{
   
public void
PerformLongRunningOperation()
    {
       
IPersistentConnectionContext context = GlobalHost.ConnectionManager.GetConnectionContext<MyConnection
>();

        context.Connection.Broadcast(
"Called from an mvc controller"
);
    }

   
public void
PerformLongRunningHubOperation()
    {
       
IHubContext context = GlobalHost.ConnectionManager.GetHubContext<MyHub
>();

        context.Clients.notify(
"Hello world");
    }
}

With this, you can inject these new context objects into your mvc controller or whatever framework you want to combine with SignalR. For example:

public class HomeController : Controller
{
   
private readonly IHubContext
_hubContext;

   
public HomeController(IHubContext
hubContext)
    {
        _hubContext = hubContext;
    }
       
   
public void
PerformLongRunningHubOperation()
    {
        _hubContext.Clients.notify(
"Hello world");
    }
}

Configuring SignalR

On each host (Self host and GlobalHost) there’s a Configuration property. This gives you access to the server configuration for things like setting timeouts, the keep alive interval and the heart beat interval:

public class Global : System.Web.HttpApplication
{
   
protected void Application_Start(object sender, EventArgs
e)
    {
       
GlobalHost.Configuration.KeepAlive = TimeSpan.FromSeconds(20);
    }
}

I’ll be blogging about more of these changes as we get closer to the release of 0.5.

Published Friday, May 4, 2012 3:23 PM by davidfowl

Comments

# re: API Improvements made in SignalR 0.5

Monday, May 7, 2012 9:28 AM by gkumik

I have connected two clients (JS) which exchange messages over hub, everything works fine.  Then I'm traing to push message to those clients from MVC controller, It dosn't work. I'm not getting any exception, just clients don't get messages. The code which I use in controller:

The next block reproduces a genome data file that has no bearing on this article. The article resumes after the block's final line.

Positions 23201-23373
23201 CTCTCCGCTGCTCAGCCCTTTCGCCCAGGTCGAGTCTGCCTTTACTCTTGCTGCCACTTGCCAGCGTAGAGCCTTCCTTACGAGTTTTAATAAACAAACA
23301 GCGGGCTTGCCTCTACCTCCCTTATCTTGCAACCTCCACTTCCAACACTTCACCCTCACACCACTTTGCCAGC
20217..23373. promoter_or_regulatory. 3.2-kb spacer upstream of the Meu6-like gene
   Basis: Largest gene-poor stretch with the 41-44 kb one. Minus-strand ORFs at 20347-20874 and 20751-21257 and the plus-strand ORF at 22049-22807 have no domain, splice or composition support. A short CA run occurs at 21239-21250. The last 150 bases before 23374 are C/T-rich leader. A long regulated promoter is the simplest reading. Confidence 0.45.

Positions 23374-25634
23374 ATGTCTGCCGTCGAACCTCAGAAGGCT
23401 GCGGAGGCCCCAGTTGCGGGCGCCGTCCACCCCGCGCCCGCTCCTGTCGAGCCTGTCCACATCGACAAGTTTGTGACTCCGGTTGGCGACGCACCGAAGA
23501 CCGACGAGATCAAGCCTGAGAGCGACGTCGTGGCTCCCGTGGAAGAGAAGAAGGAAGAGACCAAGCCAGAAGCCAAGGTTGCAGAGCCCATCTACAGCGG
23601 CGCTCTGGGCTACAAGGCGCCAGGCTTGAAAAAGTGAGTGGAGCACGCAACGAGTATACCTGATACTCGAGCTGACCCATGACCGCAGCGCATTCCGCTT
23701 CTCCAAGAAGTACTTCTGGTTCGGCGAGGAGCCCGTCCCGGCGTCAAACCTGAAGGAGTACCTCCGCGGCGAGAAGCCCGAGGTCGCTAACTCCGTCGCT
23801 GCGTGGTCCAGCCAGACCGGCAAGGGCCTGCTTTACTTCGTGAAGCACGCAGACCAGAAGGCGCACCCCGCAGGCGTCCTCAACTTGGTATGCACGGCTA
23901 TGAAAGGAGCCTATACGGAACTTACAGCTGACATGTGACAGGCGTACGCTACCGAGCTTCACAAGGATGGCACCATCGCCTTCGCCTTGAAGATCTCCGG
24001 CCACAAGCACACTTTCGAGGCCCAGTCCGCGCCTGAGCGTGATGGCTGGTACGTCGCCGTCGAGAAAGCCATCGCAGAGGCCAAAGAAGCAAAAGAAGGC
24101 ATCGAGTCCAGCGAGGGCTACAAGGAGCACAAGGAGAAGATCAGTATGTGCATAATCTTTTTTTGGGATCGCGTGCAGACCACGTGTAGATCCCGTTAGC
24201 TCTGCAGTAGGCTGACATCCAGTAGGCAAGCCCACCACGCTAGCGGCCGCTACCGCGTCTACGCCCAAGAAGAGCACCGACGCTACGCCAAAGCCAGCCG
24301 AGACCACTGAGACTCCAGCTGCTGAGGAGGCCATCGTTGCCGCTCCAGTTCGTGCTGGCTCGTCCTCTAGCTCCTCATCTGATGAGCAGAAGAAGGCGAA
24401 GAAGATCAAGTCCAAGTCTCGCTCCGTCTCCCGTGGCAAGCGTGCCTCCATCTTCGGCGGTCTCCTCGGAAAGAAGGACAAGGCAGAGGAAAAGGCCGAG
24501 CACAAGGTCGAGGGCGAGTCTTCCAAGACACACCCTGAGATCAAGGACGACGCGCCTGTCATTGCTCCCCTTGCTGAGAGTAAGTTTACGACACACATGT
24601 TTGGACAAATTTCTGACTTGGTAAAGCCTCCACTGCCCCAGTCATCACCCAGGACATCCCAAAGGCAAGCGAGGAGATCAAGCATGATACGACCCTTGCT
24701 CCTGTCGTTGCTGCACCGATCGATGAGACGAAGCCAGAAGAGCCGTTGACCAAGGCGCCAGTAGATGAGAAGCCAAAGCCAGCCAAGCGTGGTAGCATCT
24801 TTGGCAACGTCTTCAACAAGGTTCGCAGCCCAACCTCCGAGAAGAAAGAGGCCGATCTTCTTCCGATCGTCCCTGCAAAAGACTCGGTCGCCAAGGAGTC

IHubContext context = GlobalHost.ConnectionManager.GetHubContext<Results>();

           Hubs.Message msg = new Hubs.Message();

           msg.Sender = "auto";

           msg.MsgText = "test";

           context.Clients.onMessag(msg);

What I'm missing?

# re: API Improvements made in SignalR 0.5

Monday, May 7, 2012 10:12 AM by davidfowl

@gkumik Did you spell onMessage wrong? You have onMessag.

# re: API Improvements made in SignalR 0.5

Monday, May 7, 2012 11:05 AM by gkumik

Thanks, indeed it was spelling mistake ;).

Great that SignalR can be used this way!

# re: API Improvements made in SignalR 0.5

Wednesday, May 30, 2012 3:08 AM by Ian Mercer

Another breaking change from 0.4 to 0.5 is that HubProxy now uses the hubs Type.Name (or HubName attribute) and NOT the Type.FullName.  If you are using HubProxy you'll need to update this.

# re: API Improvements made in SignalR 0.5

Friday, June 8, 2012 4:29 AM by Mike

Silverlight 5 and Signalr0.5

Can't get this to work are there code changes to the SL client code

I am using - code below but get run-time errors (worked fine in 0.4)

var conn = new HubConnection(Application.Current.Host.Source.GetComponents(UriComponents.Scheme | UriComponents.HostAndPort,UriFormat.Unescaped));

var hub = conn.CreateProxy("MVCSCM_MIS.Hubs.chatHub");

conn.Start();